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Dennis Essers

  • Thursday 16/11/2023

    Greenhouse gas emissions continue to rise and are the main cause of global warming. The article looks at which policies the world’s largest emitters (including China, India, the US and the EU) are taking to reduce their emissions and whether these policies are sufficiently ambitious to keep global warming well below 2 °C, and even preferably 1.5 °C, by the end of this century (as per the Paris Agreement's goals). We explain that, despite the progress made thus far, the world as a whole is not on track to meet the temperature objectives of the Paris Agreement. Climate mitigation ambitions, the used policy mixes and the strength of policy implementation vary widely from country to country. Stronger international cooperation is key to moving forward on this policy goal, particularly as the window to avoid the worst effects of climate change is rapidly closing.

  • Tuesday 19/9/2023

    This article discusses the landmark 2022 United States Inflation Reduction Act (IRA) and the EU’s response so far. First, it lays out the main clean energy provisions of the US IRA, their underlying objectives, and the projected impacts. Second, the article examines the EU’s concerns with the IRA and assesses the resulting policy initiatives of the European Commission proposed under the umbrella of the Green Deal Industrial Plan. While US and EU preferences and policy choices are clearly different, more international cooperation − between them and with others − will be needed for a successful green transition.

  • Thursday 5/11/2020
    Buysse / Essers

    COVID-19 has led to profound turmoil and severe disruptions in our lives and economies. Even more than the 2008–2009 global financial crisis (GFC)—which was most directly felt in the United States and in Europe—the current pandemic-induced crisis is affecting nearly all countries around the world. This article provides an overview of the economic developments in emerging market economies (EMEs), with a focus on those that have been systemically important for the world and/or euro area economy: China, India, Brazil, Russia and Turkey. A decade ago, EMEs succeeded in weathering the crisis rather well and were the engine of the subsequent global recovery. Based on our overview, we conclude that EMEs will most likely not play that role again throughout the COVID-19 crisis.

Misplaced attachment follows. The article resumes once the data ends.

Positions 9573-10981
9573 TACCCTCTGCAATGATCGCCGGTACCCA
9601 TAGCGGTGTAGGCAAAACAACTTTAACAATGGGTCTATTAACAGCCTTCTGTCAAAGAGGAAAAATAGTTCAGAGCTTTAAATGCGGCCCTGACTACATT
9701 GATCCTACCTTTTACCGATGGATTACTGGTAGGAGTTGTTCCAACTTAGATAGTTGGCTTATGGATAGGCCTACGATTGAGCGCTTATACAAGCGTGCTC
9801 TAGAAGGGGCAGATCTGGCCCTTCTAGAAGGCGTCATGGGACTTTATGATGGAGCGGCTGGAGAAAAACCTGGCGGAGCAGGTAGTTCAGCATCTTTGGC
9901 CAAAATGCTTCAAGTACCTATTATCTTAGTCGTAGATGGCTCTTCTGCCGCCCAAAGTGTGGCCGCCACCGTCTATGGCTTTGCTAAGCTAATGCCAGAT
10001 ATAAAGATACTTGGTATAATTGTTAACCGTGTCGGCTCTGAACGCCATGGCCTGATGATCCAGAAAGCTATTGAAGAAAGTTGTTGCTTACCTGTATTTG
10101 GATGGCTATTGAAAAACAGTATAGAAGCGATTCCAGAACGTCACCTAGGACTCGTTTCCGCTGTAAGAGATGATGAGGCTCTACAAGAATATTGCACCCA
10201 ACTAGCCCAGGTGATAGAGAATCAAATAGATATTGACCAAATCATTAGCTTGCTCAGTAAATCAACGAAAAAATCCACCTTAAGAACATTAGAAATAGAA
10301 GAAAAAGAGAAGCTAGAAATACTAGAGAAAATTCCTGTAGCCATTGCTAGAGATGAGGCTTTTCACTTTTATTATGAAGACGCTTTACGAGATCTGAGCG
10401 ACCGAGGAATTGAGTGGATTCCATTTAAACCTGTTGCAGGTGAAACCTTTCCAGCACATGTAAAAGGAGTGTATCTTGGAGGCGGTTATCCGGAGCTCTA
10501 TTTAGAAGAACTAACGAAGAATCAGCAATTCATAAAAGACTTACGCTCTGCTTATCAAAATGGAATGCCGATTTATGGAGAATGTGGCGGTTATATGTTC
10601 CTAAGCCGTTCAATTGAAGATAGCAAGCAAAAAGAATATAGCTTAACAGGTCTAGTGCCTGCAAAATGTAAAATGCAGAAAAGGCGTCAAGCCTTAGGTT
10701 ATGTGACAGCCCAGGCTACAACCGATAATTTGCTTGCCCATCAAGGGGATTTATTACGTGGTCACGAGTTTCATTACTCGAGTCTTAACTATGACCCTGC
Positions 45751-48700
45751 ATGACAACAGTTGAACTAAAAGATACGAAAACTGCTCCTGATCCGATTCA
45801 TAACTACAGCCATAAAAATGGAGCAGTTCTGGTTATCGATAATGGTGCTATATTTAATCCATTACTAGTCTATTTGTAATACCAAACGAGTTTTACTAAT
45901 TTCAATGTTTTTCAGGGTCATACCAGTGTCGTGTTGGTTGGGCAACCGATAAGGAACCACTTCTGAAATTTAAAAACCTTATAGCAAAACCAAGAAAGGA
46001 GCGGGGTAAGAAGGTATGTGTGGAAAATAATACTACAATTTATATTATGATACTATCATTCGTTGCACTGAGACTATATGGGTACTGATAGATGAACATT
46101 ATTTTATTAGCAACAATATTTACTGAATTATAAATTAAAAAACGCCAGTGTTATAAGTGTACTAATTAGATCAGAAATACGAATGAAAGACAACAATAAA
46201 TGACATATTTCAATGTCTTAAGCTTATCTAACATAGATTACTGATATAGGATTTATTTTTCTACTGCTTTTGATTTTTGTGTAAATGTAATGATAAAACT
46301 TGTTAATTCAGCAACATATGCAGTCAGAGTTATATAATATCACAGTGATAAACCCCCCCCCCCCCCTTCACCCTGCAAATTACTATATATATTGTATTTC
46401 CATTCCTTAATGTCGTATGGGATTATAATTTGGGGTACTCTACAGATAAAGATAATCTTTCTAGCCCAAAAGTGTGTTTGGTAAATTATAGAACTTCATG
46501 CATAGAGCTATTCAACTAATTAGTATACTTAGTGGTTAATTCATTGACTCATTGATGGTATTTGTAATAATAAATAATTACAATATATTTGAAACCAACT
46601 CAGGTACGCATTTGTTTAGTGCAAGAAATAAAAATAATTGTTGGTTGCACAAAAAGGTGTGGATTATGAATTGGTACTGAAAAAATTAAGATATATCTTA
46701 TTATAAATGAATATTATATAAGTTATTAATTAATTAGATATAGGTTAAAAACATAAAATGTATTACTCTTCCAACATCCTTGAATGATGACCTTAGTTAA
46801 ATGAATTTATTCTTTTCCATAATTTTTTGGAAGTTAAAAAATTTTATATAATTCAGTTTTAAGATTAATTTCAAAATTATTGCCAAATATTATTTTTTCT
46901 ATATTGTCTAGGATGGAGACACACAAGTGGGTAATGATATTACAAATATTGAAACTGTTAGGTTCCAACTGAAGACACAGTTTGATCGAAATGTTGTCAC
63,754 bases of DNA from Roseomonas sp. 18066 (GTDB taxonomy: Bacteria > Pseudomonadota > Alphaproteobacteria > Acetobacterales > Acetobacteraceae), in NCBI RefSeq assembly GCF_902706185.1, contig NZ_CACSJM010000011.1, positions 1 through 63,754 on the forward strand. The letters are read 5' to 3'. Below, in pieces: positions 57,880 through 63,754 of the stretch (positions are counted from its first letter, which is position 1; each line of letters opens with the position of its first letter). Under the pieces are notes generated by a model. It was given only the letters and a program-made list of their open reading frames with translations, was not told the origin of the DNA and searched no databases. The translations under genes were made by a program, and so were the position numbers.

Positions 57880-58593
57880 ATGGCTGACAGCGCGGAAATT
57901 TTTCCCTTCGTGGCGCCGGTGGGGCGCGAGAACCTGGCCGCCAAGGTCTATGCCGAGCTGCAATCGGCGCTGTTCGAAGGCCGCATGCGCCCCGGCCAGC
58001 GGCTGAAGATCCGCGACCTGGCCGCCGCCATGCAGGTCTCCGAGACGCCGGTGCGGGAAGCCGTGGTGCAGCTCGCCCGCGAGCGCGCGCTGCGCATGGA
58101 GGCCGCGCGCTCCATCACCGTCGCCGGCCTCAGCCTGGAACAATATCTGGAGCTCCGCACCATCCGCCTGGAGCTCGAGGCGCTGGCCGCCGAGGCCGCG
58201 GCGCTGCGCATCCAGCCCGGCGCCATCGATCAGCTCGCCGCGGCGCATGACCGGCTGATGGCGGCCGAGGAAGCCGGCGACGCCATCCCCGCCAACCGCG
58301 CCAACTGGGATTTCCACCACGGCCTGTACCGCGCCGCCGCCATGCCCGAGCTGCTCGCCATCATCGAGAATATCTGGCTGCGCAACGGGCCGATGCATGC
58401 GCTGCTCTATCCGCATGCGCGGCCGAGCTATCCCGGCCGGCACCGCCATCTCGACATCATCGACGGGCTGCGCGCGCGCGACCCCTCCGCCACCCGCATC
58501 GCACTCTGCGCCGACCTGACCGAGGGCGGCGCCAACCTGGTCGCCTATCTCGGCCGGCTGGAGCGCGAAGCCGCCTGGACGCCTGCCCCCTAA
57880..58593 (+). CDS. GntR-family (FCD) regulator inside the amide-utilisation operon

• Wednesday 1/7/2020

    Economic convergence has been one of the explicit goals of the EU from its very beginning. The prospect of higher living standards has undeniably been a major attraction of EU membership. Conversely, economic divergence may undermine support for the European project and complicate the common monetary policy in the euro area. In this policy note, we first summarise the key findings of an analysis of national and regional convergence across the EU. In particular, we show that initially poorer European countries and regions have, in general and over the longer term, made progress in catching-up with the income levels of their richer peers, even though convergence has not been a smooth process. The relative performance of countries and regions in the EU is also illustrated. We then shed some light on the extent to which the Covid-19 crisis and the ensuing recovery might impact the functioning of the EU “convergence machine”, before drawing some implications in terms of economic policy.